At Sprowston we provide a high quality curriculum, which engages children and enables them to develop the key knowledge and skills they need for future life. In formulating our curriculum, we carefully considered our children’s needs and what we want them to have achieved by the time they leave us. From this, we designed a curriculum that enables our children to learn what they need. We base our curriculum on the National Curriculum (2014), and carefully sequence the content to ensure children are able to learn it well.
At Sprowston our curriculum looks slightly different in each year group, to reflect the unique stages of development children go through in the EYFS (early years foundation stage) and key stage 1.
In Reception we follow ‘planning in the moment’, which is based on the work of Anna Ephgrave. It is all about seizing the moment for children to progress. Based on what the children are already deeply involved in, this way of planning relies on skilled practitioners using quality interactions to draw out the children’s knowledge and build on it there and then (in the moment). This means that the practitioner needs the skills to be able to see the teachable moment (Learning, Playing and Interacting, DfE) from the child’s perspective and be skilled enough to know when to intervene and when to stand back and observe. The best levels of involvement are seen when children initiate their own play. We cannot know what they will choose to do. Therefore, we cannot ‘plan’ this in advance. We need to watch, wait & wonder and then plan how to respond in that moment (Ephgrave).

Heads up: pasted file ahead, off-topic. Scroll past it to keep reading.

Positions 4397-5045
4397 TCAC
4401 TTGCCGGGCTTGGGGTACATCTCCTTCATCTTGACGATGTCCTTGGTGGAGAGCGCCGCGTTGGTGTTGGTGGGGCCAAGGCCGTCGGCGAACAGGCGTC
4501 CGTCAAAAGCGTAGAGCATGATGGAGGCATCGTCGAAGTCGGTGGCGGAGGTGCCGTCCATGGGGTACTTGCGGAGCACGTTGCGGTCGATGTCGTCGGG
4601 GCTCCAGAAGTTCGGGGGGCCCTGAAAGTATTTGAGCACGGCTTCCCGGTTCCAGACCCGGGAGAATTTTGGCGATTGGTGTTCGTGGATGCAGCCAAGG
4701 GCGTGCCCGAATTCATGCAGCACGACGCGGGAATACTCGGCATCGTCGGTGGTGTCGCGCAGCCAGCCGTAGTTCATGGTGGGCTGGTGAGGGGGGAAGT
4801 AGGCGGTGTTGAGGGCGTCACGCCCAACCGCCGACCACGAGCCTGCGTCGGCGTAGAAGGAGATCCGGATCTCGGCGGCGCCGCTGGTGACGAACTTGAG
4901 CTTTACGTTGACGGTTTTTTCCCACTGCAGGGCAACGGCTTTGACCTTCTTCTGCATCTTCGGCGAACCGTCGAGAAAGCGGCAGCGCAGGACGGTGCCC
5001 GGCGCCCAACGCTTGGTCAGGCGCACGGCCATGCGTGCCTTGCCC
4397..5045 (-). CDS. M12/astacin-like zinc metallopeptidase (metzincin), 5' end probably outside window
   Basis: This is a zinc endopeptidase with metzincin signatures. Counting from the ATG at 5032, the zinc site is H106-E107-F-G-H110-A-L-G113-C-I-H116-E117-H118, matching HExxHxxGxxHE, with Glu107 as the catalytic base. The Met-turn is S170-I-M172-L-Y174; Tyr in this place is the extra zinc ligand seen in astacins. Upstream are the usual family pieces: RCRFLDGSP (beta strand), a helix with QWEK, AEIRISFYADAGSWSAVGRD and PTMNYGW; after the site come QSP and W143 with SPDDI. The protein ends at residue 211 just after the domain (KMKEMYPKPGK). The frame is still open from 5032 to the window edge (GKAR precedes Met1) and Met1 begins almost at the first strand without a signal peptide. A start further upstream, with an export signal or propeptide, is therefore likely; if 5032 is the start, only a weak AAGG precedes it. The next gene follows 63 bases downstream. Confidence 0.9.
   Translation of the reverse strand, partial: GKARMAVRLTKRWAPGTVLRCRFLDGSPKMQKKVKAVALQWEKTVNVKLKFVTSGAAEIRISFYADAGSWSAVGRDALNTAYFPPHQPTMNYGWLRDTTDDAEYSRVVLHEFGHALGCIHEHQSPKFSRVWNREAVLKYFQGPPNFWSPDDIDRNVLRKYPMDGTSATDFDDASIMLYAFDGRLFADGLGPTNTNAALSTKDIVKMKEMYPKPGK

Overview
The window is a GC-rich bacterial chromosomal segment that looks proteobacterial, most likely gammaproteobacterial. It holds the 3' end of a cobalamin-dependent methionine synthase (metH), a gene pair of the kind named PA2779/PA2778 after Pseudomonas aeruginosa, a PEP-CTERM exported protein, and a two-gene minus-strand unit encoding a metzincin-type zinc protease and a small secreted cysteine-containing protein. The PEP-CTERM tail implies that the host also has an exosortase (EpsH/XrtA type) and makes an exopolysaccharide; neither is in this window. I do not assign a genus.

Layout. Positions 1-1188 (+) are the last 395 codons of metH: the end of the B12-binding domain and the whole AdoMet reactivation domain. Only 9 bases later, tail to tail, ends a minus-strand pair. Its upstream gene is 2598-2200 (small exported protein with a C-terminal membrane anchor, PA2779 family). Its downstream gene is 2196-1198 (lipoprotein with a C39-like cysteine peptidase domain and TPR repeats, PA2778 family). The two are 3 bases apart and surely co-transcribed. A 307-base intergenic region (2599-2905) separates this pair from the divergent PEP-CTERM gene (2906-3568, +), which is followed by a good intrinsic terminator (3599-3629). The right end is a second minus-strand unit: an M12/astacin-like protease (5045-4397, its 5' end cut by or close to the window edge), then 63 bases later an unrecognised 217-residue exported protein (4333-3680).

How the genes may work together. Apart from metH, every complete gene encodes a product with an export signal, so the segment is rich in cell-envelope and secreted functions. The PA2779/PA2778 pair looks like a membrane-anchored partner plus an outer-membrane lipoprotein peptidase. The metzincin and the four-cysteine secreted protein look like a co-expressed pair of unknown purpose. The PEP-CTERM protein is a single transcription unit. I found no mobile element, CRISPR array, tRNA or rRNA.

What does teaching look like?
“Teaching should not be taken to imply a ‘top down’ or formal way of working. It is a broad term which covers the many different ways in which adults help young children learn. It includes their interactions with children during planned and child-initiated play and activities: communicating and modelling language, showing, explaining, demonstrating, exploring ideas, encouraging, questioning, recalling, providing a narrative for what they are doing, facilitating and setting challenges.” (OFSTED, 2015)
Why this approach?
- Levels of engagement are higher and children develop independence and take ownership of their learning.
- Learning takes place over time, not within a lesson.
- Children need opportunities to apply learning in many different contexts to develop deeper understanding.
- They are able to return to concepts in many different ways over time, naturally linking to other areas.
- Children learn and develop skills that are beneficial for life-long learning such as curiosity, imagination, initiative, determination, perseverance, risk-taking, energy, fascination, focus, attention to detail, resilience, enjoyment of challenge, pride, problem solving ability, ability to plan ahead, flexibility, cooperation.
- Adults have more time to personalise learning where required for individuals within the day.